Brussels officially has a full-blown populist rebellion on its hands.
After Hungary and Poland blocked the EU’s $900 billion COVID-19 recovery package as well as the seven-year, €1.8 trillion ($2.1 billion) budget over Brussels’ attempt to “force foreign values upon member nations” in a long running dispute over democratic norms, immigration and the “illiberal” tilt of Poland and Hungary.
A clause in the budget would strip Budapest and Warsaw of billions of euros in EU funding if they don’t impose certain measures to strengthen the “rule of law” as Brussels sees fit. Both Hungary and Poland are facing EU “investigations” over allegations they undermined the independence of courts and the media.
The push to bring both Hungary and Poland (which have defied Brussels edicts on immigration and other issues) is being led by German Chancellor Angela Merkel, who is enjoying leadership of the EU alongside her chancellorship of Germany during her last year in power before retiring.
Since the unprecedented EU-wide borrowing package requires unanimous consent to move forward, Poland and Hungary’s opposition will force Merkel and her allies to strike some kind of a deal with Hungary and Poland, if not back down, as Brussels accuses Budapest and Warsaw of subjecting their judiciaries to political influence, in defiance of EU principles.
The right-wing rebels received a boost to their cause on Tuesday morning when Slovenia PM Janez Janša announced his support of Hungary and Poland in their standoff with the EU. In a four-page letter, the close friend of Hungary leader Viktor Orbán slammed Brussels’ “double standard” while evoking the authoritarian experience lived under communism by many countries that joined the EU after 2004, which today refuse to cede parts of their sovereignty.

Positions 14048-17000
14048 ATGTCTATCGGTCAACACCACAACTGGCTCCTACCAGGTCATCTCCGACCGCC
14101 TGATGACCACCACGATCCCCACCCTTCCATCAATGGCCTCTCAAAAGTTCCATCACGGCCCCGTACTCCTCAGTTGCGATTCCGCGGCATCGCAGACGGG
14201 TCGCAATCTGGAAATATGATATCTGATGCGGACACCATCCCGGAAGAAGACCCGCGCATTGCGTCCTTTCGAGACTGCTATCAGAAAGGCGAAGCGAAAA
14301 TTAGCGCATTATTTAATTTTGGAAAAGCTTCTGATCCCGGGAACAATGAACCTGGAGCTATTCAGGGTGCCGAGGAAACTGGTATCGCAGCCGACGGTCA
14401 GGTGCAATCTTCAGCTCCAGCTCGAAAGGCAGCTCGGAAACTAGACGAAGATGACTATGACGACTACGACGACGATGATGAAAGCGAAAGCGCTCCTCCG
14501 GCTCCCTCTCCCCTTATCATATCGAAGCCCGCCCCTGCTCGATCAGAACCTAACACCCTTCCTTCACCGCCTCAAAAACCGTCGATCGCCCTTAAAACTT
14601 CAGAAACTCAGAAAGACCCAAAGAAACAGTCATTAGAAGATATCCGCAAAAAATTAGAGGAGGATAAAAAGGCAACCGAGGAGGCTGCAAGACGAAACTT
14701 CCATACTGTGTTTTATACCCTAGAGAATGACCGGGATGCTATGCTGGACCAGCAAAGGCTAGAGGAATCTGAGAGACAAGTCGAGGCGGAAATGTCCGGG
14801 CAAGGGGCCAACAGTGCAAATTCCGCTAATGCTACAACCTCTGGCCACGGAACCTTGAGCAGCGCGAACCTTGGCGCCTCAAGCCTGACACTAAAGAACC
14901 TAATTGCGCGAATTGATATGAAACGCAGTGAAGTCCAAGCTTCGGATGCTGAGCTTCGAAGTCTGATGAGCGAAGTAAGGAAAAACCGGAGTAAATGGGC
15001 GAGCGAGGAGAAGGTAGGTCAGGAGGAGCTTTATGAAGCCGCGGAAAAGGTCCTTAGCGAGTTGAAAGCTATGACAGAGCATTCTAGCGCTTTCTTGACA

Slovenia backed the budget in a vote yesterday.
For those who haven’t been closely following the issue, MarketWatch has published a briefing on the history of the dispute, and its implications for the future of the EU, as some of Brussels’ most committed globalists push the possibility of simply expelling Hungary and Poland from the bloc. To be sure, any member-state leaving the EU would likely be interpreted as a full-blown crisis by investors now that the EU has kicked open the door.
- The move by the far-right governments in Budapest and Warsaw comes after months of other EU members’ criticism of measures in both countries subjecting the judiciary to political interference.
- The principle of an EU €750 billion recovery fund was adopted in July in a decision that would allow massive joint borrowing by all member states, for the first time in the EU’s history. Proceeds of the fund would go in priority to countries worst hit by the COVID-19 pandemic.
- The two countries’ decision also prevents the adoption of the multiyear, €1,100 billion EU budget, which had taken months to negotiate amid deep differences among member states over fiscal discipline and public spending.
- German Chancellor Angela Merkel, formally chairing the EU until the end of the year as part of a rotating presidency, is now expected to seek a compromise, since decisions such as joint borrowing must be taken unanimously by the 27 member states.
- The long-drawn-out dispute over human rights, public freedoms and the rule of law in the two countries has exasperated other governments, with Dutch Prime Minister Mark Rutte wondering aloud in September whether an EU “without Hungary and Poland” would be possible.
With drama flaring up across the Atlantic, analysts from Rabobank pointed out that a video summit set for tomorrow, which originally was scheduled to talk about the pandemic, may instead focus on this issue. In a letter to Merkel, Hungary’s Orban said that “there is no deal until there’s agreement on all details.” Whilst that may indicate there is room for negotiation (after all, both countries also look set to receive sizeable funds under the EC proposition), it would likely be on the terms of Poland and Hungary, which are of the opinion that their sovereignty is at stake. So the key question then becomes what the price of sovereignty is. From Brexit we know that price can be very high indeed. Clearly, both member states feel that they have leverage, with many other member states, particularly Italy and Spain, eager to receive EU funds in coming years. Even if some sort of compromise eventually emerges, amidst a resurging virus, this ‘situation’ could well become a ‘risk-off’ element for markets if it drags on for months.
Hungary and Poland opposed the budget and recovery package during a Monday pan-EU meeting where they vetoed the measures, provoking a warning from German ambassador Michael Clauss that their opposition could delay critical COVID-19 recovery funds.
And people complain about the delays to the latest US stimulus plan…